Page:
Bahrain is an island kingdom in the Persian Gulf with a population of about 1.2 million. The People’s Republic of China is 12,000 times as large and 1,000 times as populous. Yet what is happening in Manama ought to be profoundly disquieting to the strongmen of Beijing.
Seen from a distance, the Arab revolts of 2011 all seem connected and broadly similar: The spark with which a Tunisian vegetable seller set himself ablaze spread on the invisible wind of satellite signals and is now burning to the ground regimes that are mainly alike in their record of greed, incompetence and despotism.
Yet, on closer inspection, the convulsing states of the Arab world look more like Tolstoy’s classic description of unhappy families: Each is unhappy in its own way. Yemen’s protests have a large secessionist element. The demonstrators in Tahrir Square were urban middle class. Libya’s revolt has an important tribal dimension. The protests in Algiers are largely about rising prices and mass unemployment. The beleaguered regimes also vary widely, from the mildly authoritarian in Morocco to the brutishly totalitarian in Libya.
These differences matter because while the uprisings in Egypt, Tunisia, Yemen and Libya may be momentous and vivid, they are not particularly interesting. Mubarak, Ben Ali, Saleh and Gadhafi were (or are) lousy rulers: They finally got their long-overdue comeuppance. Sic semper tyrannis.
But then what about little Bahrain? Its people have a per capita GDP of $27,000, women have the franchise, and the country is an excellent place in which to invest. And despite having a minority Sunni government ruling over the Shiite majority, the country is religiously tolerant enough to have a Jewish woman as its ambassador to the US.
What Bahrainis don’t have is political freedom. Representative government is a sham. The ruling al-Khalifa family calls all the shots—and, when threatened, fires them too. Add rising economic expectations and growing inequality to the mix, and you have the ingredients of a bourgeois revolution.
What you also have is a lesson in the nature of freedom-seeking. The place in which that matters most is China.
Ever since Deng Xiaoping launched the “Four Modernizations” in 1978, China’s leaders have gambled that they could turn the country into a great economic power without risking their political monopoly. When challenged on this score—as they were by dissident Wei Jingsheng’s “Fifth Modernization” (democracy) in 1978, or by the students in Tiananmen Square in 1989, or more recently by the Charter 08 movement—they have resorted to brute repression. But in quieter times, they, along with like-minded authoritarians, have been confident enough to stake a philosophical claim for their style of rule.
For many years, that claim was defended as a function of “Asian values”: the idea that the public welfare was best served by enlightened one-party rule that nurtured economic growth but drew the line at anything that threatened social harmony, political competition most of all. “I do not believe that democracy necessarily leads to development,” Singapore’s Lee Kuan Yew once said. “I believe that what a country needs to develop is discipline more than democracy.”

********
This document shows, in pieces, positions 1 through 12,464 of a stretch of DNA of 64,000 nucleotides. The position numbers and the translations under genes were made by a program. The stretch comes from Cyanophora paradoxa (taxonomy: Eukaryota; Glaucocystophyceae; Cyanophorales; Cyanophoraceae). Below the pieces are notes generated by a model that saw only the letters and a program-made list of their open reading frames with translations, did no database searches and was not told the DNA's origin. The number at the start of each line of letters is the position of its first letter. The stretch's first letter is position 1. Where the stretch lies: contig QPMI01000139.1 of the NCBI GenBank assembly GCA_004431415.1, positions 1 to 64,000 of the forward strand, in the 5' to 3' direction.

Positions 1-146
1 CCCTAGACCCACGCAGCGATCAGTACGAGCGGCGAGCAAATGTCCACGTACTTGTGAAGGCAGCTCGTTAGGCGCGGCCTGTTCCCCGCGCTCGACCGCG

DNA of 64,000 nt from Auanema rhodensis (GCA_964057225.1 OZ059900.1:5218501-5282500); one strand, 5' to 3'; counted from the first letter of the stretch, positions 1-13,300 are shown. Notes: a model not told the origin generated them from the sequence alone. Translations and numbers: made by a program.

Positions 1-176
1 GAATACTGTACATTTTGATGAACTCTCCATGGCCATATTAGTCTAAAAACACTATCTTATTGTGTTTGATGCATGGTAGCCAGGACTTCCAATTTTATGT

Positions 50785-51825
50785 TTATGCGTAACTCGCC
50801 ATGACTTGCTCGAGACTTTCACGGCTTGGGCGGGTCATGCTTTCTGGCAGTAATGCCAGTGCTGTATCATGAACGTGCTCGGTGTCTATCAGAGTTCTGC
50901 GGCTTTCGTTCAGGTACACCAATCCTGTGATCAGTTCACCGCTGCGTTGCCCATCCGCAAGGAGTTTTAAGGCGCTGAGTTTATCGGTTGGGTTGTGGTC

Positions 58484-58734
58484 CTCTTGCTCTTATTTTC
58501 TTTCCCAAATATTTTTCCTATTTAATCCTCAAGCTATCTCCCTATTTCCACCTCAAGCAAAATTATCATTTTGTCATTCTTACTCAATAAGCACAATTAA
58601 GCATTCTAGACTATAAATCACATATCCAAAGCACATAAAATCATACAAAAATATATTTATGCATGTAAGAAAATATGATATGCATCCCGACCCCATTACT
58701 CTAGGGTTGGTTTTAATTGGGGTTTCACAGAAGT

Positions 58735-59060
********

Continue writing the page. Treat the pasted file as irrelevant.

Say what you will about that view, it’s hard to gainsay the economic gains that Singapore, Malaysia and China all made over the last 30-odd years. But are those gains sustainable in the long term? Probably not.
“Most ruling elites are aware that economic development will result in the emergence of powerful challengers to power and probably the loss of the political monopoly,” writes Chinese American scholar Minxin Pei in his book China’s Trapped Transition. What follows is a bit dense, but worth reading carefully:
“Such a realization would prompt the agents of the regime to increase their discount rate for future income from the monopoly and, consequently, intensify their efforts to maximize current income while maintaining a high level of repression to deter challengers. In addition, the collapse of a foreign regime with similar characteristics may make fears of losing one’s own power even more acute and real. The net effects of the combination of a growing sense of long-term insecurity and the demonstration effects of a fallen fellow autocracy may be those akin to a run on the bank, with agents rushing to cash in their political investments in the regime, quickening the collapse of the regime’s authority.”
In recent weeks, Beijing has been censoring news about the Arab revolt and putting down small but widespread protests that draw inspiration from it. No doubt the regime will succeed in the short term. But what has happened in Bahrain is a tiny but telling shot across Beijing’s gigantic bow. Economic growth will not save it. Neither, in the long run, will repression.
Where the Arab revolt goes next, and what it produces, is anyone’s guess. But its lesson for authoritarians everywhere is already clear: Until they grant their people democracy, their quest for discipline will only hasten their demise.
The Wall Street Journal
Bret Stephens, is a columnist for ‘The Wall Street Journal’
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